GPU Computing II: Where the Truth Lies
Following my blog last week about the transition to GPU computing in HPC, I ran into a couple of items that cast the subject in a somewhat different light. One was a paper written by a team of computer science researchers at Georgia Tech titled “On the Limits of GPU Acceleration” (hat tip to NERSC’s John Shalf for bringing it to my attention.) The other item surfaced as a result of an Intel presentation on the relative merits of CPU and GPU architectures for throughput computing, titled “Debunking the 100X GPU vs. CPU Myth.” I think you can guess where this is going.
Turning first to the Georgia Tech paper, authors Richard Vuduc and four colleagues set out to compare CPU and GPU performance on three typical computations in scientific computing: iterative sparse linear solvers, sparse Cholesky factorization, and the fast multipole method. If you don’t know what those are, you can look them up later. Suffice to say that they are representitive of HPC-type algorithms that are neither completely regular, like dense matrix multiplication, or completely irregular, such as graph-intensive computations.
For these codes, Vuduc and company found that a GPU was only equivalent to one or two quad-core Nehalem CPUs performance-wise. And since a single high-end GPU draws nearly as much power as two high-end x86 CPUs, from a performance-per-watt standpoint, the GPU advantage nearly disappears. They also bring up the fact that the additional cost of transfering data between the CPU and the GPU can further narrow the built-in FLOPS advantage enjoyed by the GPU. The authors sum it up thusly:
In particular, we argue that, for a moderately complex class of “irregular” computations, even well-tuned GPGPU accelerated implementations on currently available systems will deliver performance that is, roughly speaking, only comparable to well-tuned code for general-purpose multicore CPU systems, within a roughly comparable power footprint.
The GPU technology chosen was based on NVIDIA’s Tesla C1060/S1070 and GTX285 systems, so the authors do admit that the results may have been very different if they had run these code on the lastest ATI hardware or the new NVIDIA Fermi card. Also, while the researchers made an attempt to tune both the CPU and GPU codes for best performance, they may have missed some important opportunities.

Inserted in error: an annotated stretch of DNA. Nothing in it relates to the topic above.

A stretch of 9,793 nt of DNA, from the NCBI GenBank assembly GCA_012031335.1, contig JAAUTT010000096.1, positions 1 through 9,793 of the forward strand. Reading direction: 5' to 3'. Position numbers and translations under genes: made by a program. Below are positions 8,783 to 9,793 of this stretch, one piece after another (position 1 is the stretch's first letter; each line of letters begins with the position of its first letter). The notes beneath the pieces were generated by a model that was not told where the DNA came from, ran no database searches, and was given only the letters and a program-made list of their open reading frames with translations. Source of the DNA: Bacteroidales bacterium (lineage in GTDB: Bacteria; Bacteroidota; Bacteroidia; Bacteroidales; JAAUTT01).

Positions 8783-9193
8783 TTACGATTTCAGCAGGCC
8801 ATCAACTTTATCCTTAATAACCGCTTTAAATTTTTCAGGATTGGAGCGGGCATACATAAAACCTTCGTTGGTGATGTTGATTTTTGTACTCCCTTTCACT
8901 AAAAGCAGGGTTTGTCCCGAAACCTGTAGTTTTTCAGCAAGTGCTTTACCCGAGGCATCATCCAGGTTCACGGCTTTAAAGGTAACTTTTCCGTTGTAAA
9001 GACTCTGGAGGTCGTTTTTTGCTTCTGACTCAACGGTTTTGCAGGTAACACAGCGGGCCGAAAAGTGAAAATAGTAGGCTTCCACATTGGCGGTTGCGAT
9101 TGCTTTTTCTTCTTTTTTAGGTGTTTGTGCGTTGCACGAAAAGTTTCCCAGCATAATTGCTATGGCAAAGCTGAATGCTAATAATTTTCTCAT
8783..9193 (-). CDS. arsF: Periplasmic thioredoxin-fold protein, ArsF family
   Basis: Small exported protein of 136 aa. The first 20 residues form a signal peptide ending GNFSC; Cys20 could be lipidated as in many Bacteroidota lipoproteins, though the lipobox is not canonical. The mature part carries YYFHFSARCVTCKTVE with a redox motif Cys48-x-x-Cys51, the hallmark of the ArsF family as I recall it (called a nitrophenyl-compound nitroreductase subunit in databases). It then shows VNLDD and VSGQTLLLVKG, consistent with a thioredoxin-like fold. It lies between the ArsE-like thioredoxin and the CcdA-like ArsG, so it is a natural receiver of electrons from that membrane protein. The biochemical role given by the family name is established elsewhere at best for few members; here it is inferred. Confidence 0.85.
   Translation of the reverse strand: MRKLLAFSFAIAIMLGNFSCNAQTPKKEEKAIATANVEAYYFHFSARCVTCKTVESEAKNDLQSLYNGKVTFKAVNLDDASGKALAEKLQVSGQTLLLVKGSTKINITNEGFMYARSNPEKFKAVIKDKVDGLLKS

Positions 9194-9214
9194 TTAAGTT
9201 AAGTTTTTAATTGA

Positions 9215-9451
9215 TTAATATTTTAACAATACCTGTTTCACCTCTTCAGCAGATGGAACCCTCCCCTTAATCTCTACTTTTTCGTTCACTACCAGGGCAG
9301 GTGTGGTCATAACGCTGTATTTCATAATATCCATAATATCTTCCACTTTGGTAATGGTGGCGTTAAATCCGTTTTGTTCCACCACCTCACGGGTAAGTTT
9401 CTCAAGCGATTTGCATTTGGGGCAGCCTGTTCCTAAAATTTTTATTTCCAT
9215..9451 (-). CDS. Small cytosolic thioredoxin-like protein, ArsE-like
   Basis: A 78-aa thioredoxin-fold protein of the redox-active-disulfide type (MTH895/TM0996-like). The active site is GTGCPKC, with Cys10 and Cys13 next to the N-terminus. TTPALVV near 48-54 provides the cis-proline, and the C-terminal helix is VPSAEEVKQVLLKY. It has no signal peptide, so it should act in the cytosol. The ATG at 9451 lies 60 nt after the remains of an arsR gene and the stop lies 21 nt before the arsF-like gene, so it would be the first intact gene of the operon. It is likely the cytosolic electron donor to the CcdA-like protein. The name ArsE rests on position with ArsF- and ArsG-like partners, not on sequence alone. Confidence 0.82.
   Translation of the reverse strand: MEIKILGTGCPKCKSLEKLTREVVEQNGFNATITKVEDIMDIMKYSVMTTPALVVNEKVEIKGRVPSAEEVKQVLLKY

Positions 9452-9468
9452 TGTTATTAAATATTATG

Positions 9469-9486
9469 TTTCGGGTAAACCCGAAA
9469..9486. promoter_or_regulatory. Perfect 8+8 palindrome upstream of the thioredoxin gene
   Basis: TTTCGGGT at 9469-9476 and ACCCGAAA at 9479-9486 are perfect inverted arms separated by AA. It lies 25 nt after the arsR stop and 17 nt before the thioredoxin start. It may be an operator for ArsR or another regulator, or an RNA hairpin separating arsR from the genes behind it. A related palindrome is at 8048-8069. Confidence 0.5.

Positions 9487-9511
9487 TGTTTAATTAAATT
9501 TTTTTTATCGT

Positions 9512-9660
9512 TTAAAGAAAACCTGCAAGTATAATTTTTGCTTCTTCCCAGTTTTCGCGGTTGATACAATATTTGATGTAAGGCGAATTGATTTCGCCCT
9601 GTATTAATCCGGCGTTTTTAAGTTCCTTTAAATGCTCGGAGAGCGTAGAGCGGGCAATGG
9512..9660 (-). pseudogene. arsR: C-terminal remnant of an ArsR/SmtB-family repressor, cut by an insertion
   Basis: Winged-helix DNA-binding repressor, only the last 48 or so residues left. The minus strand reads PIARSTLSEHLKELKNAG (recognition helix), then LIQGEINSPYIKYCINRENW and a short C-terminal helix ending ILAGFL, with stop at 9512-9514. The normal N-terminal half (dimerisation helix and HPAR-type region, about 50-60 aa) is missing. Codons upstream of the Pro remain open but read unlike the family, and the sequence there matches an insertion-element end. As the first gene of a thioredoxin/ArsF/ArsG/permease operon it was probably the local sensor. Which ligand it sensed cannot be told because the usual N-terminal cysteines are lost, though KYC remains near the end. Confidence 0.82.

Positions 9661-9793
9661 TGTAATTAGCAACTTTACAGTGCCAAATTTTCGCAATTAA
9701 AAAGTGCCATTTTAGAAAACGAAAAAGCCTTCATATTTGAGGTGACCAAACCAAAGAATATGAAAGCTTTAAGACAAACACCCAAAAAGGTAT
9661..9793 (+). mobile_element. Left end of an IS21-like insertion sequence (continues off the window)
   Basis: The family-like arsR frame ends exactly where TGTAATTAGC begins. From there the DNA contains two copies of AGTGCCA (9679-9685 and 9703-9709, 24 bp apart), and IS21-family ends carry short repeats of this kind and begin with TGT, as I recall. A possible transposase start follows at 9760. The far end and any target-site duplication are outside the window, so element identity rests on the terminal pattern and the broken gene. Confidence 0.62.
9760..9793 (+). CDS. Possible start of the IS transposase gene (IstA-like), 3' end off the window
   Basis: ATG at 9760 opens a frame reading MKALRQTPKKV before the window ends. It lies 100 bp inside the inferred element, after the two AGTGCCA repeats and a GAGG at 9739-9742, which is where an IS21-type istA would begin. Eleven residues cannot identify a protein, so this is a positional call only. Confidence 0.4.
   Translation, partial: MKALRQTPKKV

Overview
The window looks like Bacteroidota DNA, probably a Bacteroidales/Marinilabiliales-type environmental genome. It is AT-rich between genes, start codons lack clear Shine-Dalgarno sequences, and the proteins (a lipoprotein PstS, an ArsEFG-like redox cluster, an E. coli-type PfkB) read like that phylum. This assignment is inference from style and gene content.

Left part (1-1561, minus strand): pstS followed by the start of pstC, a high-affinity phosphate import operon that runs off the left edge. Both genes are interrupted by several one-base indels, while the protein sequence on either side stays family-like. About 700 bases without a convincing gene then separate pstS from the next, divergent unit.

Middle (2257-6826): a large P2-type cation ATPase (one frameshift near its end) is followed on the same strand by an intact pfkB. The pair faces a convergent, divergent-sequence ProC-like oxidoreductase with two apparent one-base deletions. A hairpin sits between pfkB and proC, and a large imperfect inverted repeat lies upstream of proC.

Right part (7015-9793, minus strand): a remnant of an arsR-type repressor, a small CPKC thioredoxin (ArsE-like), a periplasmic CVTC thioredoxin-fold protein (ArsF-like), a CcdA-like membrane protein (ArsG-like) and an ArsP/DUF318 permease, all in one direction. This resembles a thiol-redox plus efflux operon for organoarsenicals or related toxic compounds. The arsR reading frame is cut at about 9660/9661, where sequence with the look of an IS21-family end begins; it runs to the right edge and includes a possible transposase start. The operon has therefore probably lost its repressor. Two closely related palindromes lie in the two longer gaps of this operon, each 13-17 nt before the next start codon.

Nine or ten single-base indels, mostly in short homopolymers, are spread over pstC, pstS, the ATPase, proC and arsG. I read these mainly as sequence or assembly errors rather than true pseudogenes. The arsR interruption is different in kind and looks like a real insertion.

Presumably the Georgia Tech research was unencumbered by commercial agendas. Support for the work came from the National Science Foundation, the Semiconductor Research Corporation, and DARPA. It is worth noting, however, that Intel was also listed as a funder. Hmmm.
Which provides an interesting segue to our second item. At the International Symposium on Computer Architecture in Saint-Malo, France, Intel presented a paper that cast a few more aspersions on the lowly graphics processor. Like the Georgia Tech researcher, the Intel folks did their own CPU vs GPU performance benchmarking, in this case, matching the Intel Core i7 960 with the NVIDIA GTX280. They used 14 different throughput computing kernels and found a mean speedup of 2.5X in favor of the GPU. The GPU did best on the GKJ kernel (collision detection), with a 14-fold performance advantage, and worst on the Sort and Solv kernels, where the CPU actually outran the GPU.
The GPU-loving folks at NVIDIA took this as good news, however, noting the 14-fold performance advantage is quite nice, thank you. In a blog post this week, NVIDIAn Andy Keane writes:
It’s a rare day in the world of technology when a company you compete with stands up at an important conference and declares that your technology is *only* up to 14 times faster than theirs. In fact in all the 26 years I’ve been in this industry, I can’t recall another time I’ve seen a company promote competitive benchmarks that are an order of magnitude slower.
Of course the 14X value was the best kernel result for the GPU, not the average. Intel’s real point was that they couldn’t produce 100-fold increases in performance on the GPU, like NVIDIA claims for some apps. NVIDIA actually freely admits that not all codes will get the two orders of magnitude increase. Keane does, however, list ten examples of real codes where users did record a 100X or better performance boost compared to a CPU implementation. He also points out that for these throughput benchmarks, Intel relied on a previous generation GPU, the GTX280, and doubted that the testers even optimized the GPU code properly — or at all.
So what does it all mean? Well, when it comes to the CPU vs. GPU performance wars, it pays to know who’s runnning the benchmarks — not only in relation to vendor loyalties, but also programming skills, software tools they used, etc. It’s also worth comparing like-to-like as far as processor generations. In this regard, I think the NVIDIA Fermi GPU should be used as sort of a ground floor for all future benchmarks. To my mind, it represents the first GPU that can really be called “general-purpose” without rolling your eyes.
It’s also important to keep in mind the effort required to port these parallel codes to their respective platforms. Skeptics are quick to point out that porting code to a GPU requires a significant up-front investment. But in his blog Keane reminds us that scaling codes on multicore CPUs is not a guaranteed path to delivering performance gains either. As a wise computer scientist once said: “All hardware sucks; all software sucks. Some just suck more than others.”